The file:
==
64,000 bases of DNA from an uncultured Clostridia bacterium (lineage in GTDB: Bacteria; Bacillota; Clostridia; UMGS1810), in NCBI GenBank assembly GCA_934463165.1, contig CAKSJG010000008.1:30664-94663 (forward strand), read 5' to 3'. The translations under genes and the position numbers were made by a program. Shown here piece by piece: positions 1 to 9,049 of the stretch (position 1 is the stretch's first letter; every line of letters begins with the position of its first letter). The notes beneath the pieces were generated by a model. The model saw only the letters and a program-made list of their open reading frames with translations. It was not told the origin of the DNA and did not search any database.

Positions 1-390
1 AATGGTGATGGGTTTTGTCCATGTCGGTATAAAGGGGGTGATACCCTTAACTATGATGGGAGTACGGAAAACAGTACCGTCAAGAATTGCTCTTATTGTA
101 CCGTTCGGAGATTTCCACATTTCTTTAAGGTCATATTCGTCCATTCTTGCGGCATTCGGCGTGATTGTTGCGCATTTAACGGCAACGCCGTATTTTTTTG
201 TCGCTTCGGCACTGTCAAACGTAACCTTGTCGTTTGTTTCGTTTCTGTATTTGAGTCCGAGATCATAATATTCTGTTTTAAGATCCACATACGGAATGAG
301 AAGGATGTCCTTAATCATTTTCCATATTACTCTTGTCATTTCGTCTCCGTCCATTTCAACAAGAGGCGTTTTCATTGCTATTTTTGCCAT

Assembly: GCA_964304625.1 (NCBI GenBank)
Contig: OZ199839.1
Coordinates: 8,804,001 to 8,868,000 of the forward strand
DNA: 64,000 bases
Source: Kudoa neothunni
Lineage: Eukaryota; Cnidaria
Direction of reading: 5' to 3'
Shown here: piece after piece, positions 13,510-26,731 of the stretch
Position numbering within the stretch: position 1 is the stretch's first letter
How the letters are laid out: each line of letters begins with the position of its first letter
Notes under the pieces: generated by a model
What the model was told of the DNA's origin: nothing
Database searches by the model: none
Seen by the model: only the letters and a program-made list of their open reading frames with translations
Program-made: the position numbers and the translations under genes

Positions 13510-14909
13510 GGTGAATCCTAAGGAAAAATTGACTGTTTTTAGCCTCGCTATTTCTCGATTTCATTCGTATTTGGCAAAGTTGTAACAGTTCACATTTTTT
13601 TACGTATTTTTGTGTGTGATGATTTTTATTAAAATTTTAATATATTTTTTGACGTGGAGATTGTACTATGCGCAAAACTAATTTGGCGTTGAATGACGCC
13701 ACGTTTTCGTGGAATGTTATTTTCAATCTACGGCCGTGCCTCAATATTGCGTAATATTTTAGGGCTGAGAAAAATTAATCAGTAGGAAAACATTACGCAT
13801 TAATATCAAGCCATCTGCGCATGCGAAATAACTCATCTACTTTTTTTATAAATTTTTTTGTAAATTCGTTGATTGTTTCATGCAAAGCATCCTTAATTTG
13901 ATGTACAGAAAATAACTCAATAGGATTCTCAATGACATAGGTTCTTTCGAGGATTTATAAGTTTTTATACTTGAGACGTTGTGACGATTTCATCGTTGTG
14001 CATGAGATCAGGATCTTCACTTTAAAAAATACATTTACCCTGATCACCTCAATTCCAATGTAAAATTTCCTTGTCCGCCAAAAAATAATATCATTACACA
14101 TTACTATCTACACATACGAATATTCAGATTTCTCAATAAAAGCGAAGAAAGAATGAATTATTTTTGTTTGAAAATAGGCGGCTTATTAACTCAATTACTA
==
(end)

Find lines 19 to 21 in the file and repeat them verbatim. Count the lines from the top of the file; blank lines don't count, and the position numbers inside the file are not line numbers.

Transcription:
Database searches by the model: none
Seen by the model: only the letters and a program-made list of their open reading frames with translations
Program-made: the position numbers and the translations under genes